• Which of the recommendations and specific actions from the Conference Report should be pursued to ensure that appropriate technologies are developed to assist small-scale farmers and establish inclusive processes that engage farmers throughout?
    • What policy measures and incentives are needed to influence the governance of both public and private sector R&D systems to make them more responsive to the needs and priorities of small-scale farmers?
  • African Green Revolution - Theme 3
    There has been much debate about the importance of coordination and alignment of initiatives and institutions. It is recognized that there are many actors involved in the “Green Revolution” and that the challenge lays in linking up various agendas to make sure we are moving in the right direction and not working at cross purposes.

    Contributions on this theme should focus on concrete actions to address the following questions:

    • Which of the recommendations and proposed actions from the Conference Report will enable coherence and encourage strategic partnerships and alignment?
    • What are the best methods to coordinate actions among the key process and initiatives, such as CAADP, AGRA, and other public and private efforts?
    • How can we ensure that the policy processes enhance the compact and roundtable processes of these initiatives and ensure that policy stability, transparency and coherence are created at national and international levels?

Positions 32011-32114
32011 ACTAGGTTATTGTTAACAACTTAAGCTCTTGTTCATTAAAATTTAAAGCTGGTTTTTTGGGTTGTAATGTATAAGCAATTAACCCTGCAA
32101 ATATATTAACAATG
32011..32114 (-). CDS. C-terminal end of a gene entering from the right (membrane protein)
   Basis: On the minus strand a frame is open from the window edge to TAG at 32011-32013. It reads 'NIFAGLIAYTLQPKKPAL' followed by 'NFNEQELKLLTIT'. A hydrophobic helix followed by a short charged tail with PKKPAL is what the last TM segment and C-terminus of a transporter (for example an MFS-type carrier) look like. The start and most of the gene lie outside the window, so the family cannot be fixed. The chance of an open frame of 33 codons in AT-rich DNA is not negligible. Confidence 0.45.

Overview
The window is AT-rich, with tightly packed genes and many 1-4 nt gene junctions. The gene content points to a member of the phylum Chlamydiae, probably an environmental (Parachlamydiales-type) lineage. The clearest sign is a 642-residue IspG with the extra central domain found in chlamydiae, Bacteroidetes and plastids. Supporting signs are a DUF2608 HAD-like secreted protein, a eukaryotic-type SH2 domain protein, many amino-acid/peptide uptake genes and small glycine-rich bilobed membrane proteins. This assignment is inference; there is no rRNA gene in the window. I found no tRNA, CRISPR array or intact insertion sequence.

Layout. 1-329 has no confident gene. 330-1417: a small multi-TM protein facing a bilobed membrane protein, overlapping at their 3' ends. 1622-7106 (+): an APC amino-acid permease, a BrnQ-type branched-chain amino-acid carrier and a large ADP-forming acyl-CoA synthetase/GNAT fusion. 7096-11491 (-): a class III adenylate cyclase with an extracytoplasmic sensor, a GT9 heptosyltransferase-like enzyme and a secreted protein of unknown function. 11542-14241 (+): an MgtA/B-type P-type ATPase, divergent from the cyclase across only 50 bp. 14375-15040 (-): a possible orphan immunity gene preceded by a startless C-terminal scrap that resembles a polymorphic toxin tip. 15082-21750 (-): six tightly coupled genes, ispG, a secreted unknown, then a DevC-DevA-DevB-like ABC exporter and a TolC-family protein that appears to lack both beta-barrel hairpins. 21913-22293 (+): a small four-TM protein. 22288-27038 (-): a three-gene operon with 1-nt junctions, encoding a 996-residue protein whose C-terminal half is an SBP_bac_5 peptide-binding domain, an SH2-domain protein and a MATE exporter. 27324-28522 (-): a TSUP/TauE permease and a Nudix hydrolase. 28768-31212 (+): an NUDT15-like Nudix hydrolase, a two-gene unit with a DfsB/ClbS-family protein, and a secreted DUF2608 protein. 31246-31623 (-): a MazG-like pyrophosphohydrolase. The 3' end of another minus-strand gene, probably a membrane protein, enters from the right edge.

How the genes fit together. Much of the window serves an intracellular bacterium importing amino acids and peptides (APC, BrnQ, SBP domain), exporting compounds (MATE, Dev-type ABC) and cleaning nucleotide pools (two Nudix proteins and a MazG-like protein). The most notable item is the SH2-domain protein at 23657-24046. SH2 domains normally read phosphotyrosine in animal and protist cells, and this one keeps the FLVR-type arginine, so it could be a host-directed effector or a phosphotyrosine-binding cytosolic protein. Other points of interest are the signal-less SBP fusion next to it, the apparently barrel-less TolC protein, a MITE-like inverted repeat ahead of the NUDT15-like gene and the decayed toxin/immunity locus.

• What are the best methods to ensure bottom-up (i.e. locally driven) initiatives are incorporated into these alliances?
  • Social Relations Analysis E-Debate

    motherbaby

    While there has been emphasis on women and gender in African agriculture and policy, there has there been little integration of social relations analysis. Why?


    FAC’s gender e-debate (2 – 20 May 2011) drew on insights about household gender relations, including conjugal relations, arising from feminist and other research relevant to ongoing debates about the potential of small (family?) farms to contribute to increasing food supplies in sub-Saharan Africa


    In much gender and agriculture literature, these small farm households are framed as bounded institutions within which individual interests dominate, husbands and wives hold separate purses, and marriage is a contract legitimising the exploitation of women.

    The two FAC papers that accompanied the call for contributions to this e-debate argue for an alternative framing based on a social relations analysis. The main question being debated was why, in spite of general agreement about the value of integrating social relations analysis into policy thinking, this has not yet happened.


    Contributions were invited to address four questions that raised possible policy issues around the acceptance of a more complex framing of rural women, and of rural households and decision-making within these. In the run-up to the debate the moderator made contact with numerous individuals from Africa and elsewhere who are actively involved in relevant research. The debate was also advertised through a number of development and gender-related networks and websites.


    While the debate itself raised few comments, the site was visited by over a hundred viewers and each of the two attached gender FAC documents were downloaded over 150 times. We also received numerous e-mails and are now engaged in discussions about future research. The questions and comments are detailed on the pages below.